By José René Martínez, J. René Coffee Roasters
Having the benefit of an early arrival into San José, I wasted no time in touring one of Central America’s most vibrant cities. With camera in-hand, I walked the streets of San José, the nation’s largest city and the epicenter of social and economic activity. Within minutes, I found myself immersed in a scene of passersby, street vendors, and the humming sound of thousands of “ticos” going about their daily routine. However, this year’s SCAA origin trip was different. Barista and Roaster’s Guild members were invited as a group for this origin trip.
At first, I wondered if combining the two groups would serve my selfish needs of learning any new roasting techniques from the usual bunch of self-appointed coffee geeks. I very quickly realized that by organizing a trip that combined individuals with various skills within the coffee industry, the SCAA created a unique environment for discussing the collective coffee experience at origin from many different perspectives. Costa Rica was the perfect site for this different approach.
The trip began with a visit to “El Tostador,” a coffee roasting school, as well as one of the trendiest and innovative coffee shops of the San José coffee scene. Ricardo Azofeifa Mora, two-time WBC National Barista Champion walked us through historic market buildings and streets to show us, among other things, how enterprising efforts have successfully exposed specialty coffee to a greater local audience. Further along on our trip, Juan Macaya and his wife Chef Camille Ratton, the creative geniuses behind “Cafeoteca,” showcased an artistic approach to coffee by combining art, gastronomy, and specialty coffee food pairings. In short, coffee meets upscale dining, meets MOMA.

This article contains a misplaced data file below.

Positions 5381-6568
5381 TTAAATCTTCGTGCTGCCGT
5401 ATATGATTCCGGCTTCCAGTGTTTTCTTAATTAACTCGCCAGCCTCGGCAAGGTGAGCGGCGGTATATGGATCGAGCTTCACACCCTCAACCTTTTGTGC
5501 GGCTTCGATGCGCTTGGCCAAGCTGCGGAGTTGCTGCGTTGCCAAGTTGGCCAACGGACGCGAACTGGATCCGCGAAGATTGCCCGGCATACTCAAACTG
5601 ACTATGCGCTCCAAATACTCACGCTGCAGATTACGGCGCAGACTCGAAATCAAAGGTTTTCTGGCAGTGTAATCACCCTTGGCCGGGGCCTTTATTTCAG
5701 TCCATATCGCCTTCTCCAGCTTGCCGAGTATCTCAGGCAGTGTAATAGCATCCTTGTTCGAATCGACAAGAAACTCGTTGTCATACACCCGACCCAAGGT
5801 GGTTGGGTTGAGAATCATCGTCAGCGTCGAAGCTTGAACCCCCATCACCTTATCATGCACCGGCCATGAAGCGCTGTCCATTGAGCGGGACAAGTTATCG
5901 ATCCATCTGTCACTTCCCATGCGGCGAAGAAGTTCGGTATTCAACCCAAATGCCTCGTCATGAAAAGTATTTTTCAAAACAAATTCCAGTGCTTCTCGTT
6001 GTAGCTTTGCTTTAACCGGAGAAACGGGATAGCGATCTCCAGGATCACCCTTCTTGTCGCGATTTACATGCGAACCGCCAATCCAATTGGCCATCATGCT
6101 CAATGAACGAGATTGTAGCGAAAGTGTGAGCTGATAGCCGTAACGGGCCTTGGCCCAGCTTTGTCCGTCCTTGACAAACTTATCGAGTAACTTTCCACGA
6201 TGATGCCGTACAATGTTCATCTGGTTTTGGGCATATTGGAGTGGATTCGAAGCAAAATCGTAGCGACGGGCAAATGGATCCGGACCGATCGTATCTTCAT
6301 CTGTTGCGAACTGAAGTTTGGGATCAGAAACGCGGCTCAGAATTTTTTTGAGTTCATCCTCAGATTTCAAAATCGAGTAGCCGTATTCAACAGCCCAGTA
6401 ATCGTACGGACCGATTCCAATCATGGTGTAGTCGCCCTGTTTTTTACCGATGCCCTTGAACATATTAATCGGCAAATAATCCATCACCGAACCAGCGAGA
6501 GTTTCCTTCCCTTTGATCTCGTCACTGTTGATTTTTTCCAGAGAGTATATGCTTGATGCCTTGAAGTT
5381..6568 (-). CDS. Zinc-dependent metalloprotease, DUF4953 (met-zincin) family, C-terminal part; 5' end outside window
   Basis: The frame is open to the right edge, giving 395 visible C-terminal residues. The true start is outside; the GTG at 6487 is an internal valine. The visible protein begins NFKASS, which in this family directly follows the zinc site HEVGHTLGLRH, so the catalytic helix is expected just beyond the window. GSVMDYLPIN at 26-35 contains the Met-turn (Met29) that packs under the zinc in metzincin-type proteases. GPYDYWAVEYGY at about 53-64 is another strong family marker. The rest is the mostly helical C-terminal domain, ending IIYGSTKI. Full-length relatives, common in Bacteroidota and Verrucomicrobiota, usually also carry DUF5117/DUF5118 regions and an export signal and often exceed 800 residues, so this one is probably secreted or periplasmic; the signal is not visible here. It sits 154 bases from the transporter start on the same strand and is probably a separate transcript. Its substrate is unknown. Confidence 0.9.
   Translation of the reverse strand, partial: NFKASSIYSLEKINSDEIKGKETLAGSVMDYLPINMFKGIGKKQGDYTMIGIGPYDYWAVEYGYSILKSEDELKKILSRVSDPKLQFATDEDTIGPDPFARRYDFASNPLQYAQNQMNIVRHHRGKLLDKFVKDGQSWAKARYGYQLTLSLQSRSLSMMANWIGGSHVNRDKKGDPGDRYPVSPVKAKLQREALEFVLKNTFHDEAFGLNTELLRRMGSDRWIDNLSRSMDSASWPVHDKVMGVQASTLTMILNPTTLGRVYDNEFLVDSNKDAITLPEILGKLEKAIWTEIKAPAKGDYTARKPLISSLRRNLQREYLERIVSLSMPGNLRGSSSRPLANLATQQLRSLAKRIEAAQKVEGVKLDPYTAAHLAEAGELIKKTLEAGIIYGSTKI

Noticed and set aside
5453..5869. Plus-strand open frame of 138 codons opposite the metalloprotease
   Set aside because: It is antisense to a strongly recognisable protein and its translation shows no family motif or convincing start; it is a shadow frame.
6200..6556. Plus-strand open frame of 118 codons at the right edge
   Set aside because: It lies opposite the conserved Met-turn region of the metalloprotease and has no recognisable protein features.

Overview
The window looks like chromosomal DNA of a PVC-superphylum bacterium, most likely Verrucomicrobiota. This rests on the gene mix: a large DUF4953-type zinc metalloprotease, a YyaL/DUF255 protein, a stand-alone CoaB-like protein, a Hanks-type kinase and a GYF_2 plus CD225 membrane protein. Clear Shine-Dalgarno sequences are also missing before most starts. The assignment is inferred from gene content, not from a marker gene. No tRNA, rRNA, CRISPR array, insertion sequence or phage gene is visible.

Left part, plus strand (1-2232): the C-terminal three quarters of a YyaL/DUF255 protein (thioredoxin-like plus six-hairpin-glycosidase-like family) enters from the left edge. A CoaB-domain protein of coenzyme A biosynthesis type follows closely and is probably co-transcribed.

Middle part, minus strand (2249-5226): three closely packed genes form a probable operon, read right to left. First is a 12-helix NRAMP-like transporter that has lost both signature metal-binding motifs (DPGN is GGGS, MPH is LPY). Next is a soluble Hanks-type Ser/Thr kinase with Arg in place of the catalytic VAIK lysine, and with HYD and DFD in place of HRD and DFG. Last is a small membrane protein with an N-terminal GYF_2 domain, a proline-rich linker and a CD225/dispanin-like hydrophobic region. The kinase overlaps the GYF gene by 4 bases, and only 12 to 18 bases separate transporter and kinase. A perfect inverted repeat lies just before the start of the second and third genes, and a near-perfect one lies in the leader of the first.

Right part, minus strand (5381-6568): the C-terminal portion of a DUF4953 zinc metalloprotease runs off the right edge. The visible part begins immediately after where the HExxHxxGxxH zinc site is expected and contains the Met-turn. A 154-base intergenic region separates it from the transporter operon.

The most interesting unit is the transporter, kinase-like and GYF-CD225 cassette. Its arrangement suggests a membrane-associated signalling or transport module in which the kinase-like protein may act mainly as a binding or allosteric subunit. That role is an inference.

ICAFE, a public agency responsible for providing, among other things, agronomical assistance to coffee farmers organized the farm visits throughout our trip. The farms selected by ICAFE underscored the recent qualitative revitalization that Costa Rican coffee is experiencing due to its mineral-rich volcanic soil, optimum climate conditions, and enhanced processing techniques. At every visit, we were welcomed by the farmers and their families who represent an emerging generation of future coffee growers that are becoming more technologically adept, focused on emerging market opportunities, and proudly bound by family and tradition. The staff at Volcafe and Coricafe, demonstrated how Mills or “beneficios,” as they are commonly known, are providing enhanced logistics, as well as processing and distribution technology to coffee farmers seeking a greater presence in international markets.
ICAFE was also proud to showcase its Costa Rican Coffee Institute (“CICAFE”), a state-of-the-art research facility, which boasts 24+ acres of land dedicated to coffee research. CICAFE’s provides cost-free services to help farmers fight plagues and improve more sustainable processing methods. Among the many noteworthy initiatives at CICAFE is the hybridization and cloning program of numerous coffee varietals in an effort to increase plague resistance and yield.
Our trip concluded with a visit to beautiful La Paz Waterfalls North of Alajuela Costa Rica. The breathtaking views of this beautiful rainforest included a wildlife preserve with over 100 species of local wildlife, a butterfly observatory and hummingbird garden.
SCAA’s vision to combine these groups took some adjusting, but in the end it was a brilliant idea. It not only combined the collective experiences, but it expanded our understanding and appreciation of the coffee supply chain. The feedback from those who attended will only enhance the experience next year. I’ll definitely be on the lookout for next year’s registration announcement.
Photos by José René Martínez